Funds needed to integrate children with special needs, says O'Toole


THE Education Bill has been criticised for its failure to address the problem of educational disadvantage. The Conference of Religious in Ireland said the Bill should distinguish between different types of special educational need and should recognise the disadvantages associated with poverty.

It also called for a more focused evaluation of the proposed education boards and a commitment to their role in promoting equality of access and second-chance and community education.

The Bill's proposal that pupils with special needs should be integrated by the education boards without provision of the necessary resources to do so was described by Senator Joe O'Toole as "disingenuous".

There was mixed reaction to the other general provisions in the Bill. The National Parents' Council (Primary) said the statutory right accorded parents to set up parents' associations was significant and also welcomed parents' rights of representation on school boards of management and the proposed education boards.

The National Parents Council (Post-Primary) said it regretted the lack of definite proposals on the membership of the proposed education boards and on the development of the schools' psychological services. It said the new appeals procedure was "the most important part of this legislation".

In contrast, this was described by Mr Charlie Lennon, general secretary of the Association of Secondary Teachers, Ireland, as "a bonanza for lawyers" and a "political gimmick".

The Irish Society for the Prevention of Cruelty to Children said it would lobby to have the appeals procedure extended to children under 16.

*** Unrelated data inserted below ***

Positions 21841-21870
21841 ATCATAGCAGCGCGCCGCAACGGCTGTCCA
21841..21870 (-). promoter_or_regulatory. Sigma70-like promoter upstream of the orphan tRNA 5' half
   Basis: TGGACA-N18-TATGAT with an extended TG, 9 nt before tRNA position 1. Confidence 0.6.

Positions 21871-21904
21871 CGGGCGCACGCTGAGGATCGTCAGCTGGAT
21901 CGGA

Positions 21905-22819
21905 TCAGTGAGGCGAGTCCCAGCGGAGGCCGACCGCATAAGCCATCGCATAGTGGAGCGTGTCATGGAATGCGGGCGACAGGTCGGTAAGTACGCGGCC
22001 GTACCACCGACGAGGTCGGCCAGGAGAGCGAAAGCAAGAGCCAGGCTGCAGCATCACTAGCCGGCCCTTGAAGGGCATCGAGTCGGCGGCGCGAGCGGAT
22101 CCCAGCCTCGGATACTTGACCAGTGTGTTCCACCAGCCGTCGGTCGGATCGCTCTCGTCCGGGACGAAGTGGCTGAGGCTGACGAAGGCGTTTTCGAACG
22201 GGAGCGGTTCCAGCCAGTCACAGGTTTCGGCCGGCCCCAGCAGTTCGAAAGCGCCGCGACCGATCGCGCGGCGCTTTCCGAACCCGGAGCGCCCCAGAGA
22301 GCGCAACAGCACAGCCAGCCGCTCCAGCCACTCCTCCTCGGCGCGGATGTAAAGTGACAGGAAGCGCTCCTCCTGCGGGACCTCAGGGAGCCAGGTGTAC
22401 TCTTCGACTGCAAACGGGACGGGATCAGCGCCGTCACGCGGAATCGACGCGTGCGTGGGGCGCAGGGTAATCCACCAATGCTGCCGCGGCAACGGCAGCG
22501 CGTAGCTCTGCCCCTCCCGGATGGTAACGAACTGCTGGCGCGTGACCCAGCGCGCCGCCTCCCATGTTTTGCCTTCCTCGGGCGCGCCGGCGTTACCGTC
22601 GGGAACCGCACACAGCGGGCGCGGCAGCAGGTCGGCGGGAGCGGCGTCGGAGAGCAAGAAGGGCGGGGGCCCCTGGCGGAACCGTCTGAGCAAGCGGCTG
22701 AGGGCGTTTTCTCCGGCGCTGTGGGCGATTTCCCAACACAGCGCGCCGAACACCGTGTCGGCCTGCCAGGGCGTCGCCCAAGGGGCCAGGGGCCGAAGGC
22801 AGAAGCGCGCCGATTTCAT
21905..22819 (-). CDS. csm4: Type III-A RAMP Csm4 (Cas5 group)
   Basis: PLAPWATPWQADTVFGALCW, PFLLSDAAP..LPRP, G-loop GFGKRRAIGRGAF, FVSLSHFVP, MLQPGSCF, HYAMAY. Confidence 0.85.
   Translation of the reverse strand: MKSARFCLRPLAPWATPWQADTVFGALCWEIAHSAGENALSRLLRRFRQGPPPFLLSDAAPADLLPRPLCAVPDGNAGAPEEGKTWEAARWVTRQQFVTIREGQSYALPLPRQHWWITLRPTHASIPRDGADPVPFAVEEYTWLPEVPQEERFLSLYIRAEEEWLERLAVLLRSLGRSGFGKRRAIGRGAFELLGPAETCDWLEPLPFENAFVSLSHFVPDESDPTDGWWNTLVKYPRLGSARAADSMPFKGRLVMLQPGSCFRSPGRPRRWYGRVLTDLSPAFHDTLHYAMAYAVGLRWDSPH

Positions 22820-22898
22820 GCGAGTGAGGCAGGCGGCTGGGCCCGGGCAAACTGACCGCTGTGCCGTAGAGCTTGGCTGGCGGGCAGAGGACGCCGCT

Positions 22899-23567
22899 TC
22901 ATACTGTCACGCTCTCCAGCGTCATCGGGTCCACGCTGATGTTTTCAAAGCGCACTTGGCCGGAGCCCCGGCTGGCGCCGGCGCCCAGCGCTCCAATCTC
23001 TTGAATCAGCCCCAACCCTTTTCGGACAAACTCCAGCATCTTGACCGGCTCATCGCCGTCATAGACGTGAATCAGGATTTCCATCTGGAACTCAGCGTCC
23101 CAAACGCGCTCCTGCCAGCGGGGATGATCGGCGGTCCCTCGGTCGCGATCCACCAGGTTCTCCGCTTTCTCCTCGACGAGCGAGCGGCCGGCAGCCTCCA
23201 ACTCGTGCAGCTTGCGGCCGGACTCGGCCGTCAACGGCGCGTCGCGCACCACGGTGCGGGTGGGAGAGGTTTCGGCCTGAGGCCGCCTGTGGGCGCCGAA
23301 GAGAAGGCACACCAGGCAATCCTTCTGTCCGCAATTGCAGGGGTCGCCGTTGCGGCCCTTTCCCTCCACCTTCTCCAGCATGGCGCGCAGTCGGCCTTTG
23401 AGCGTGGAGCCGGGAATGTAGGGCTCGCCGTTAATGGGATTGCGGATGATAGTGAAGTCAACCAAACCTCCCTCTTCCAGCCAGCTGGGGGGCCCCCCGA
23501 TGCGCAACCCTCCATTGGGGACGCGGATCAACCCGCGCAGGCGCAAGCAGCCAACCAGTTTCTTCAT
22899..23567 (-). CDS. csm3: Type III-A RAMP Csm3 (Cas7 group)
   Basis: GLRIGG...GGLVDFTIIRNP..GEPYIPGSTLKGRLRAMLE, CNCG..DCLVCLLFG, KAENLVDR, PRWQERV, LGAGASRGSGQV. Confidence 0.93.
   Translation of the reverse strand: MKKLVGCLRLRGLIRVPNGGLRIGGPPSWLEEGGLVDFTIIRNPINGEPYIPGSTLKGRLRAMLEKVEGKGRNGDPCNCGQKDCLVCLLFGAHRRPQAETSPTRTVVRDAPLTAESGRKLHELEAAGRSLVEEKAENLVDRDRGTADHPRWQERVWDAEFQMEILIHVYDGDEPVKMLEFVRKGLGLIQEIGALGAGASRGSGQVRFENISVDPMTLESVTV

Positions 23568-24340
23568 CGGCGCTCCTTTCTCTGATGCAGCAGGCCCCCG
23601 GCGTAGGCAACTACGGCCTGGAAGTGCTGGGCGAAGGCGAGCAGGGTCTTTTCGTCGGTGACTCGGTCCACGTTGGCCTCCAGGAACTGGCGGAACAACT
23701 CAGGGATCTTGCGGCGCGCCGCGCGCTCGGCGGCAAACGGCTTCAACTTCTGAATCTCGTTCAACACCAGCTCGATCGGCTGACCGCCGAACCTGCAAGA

Mr O'Toole said it was right that parents should have an appeals procedure, but said it was "utterly unacceptable" that the appeals board proposed would not have a teachers' representative.

"Teachers will not have and cannot be expected to have confidence in an appeals procedure which gives a two-thirds majority to the employer side with no employee representation," he said.

The Bill was also criticised for the additional workload it would place on principals. "Many of the tasks that boards of management are being asked to undertake will increase the workload of the school principal, who is the executive arm of the board," Mr George. O'Callaghan, general secretary of the Secretariat of Secondary Schools, said.

"Again, one person is being asked to undertake extra work without the provision of support structures to enable them to discharge those duties fully," he said.

Mr Diarmuid O Murchu, president of the Association of Community and Comprehensive Schools, said the extra duties would place "an increasing administrative burden" on principals which would prevent them from achieving their full potential.

Archdeacon Gordon Linny of the Church of Ireland "welcomed the consultative process that preceded the drafting of the Bill" and looked forward to examining it in detail. "We will be watching its progress as more than an interested party," he said.

The president of the Teachers Union of Ireland, Ms Alice Prendergast, welcomed the requirement to establish boards of management in all schools and the decision to drop the so-called "religious veto" over teacher appointments from the published Bill.

The Bill's absence of safeguards for the religious ethos of schools was criticised by the Supreme Secretary of the Knights of St Columbanus, Mr Patrick J. Shortall.

Following the removal of the "religious veto", he called on the Minister for Equality and Law Reform, Mr Taylor, to resist efforts to remove a similar section from the proposed Employment Equality Bill, which exempts religious institutions from certain anti-discrimination provisions.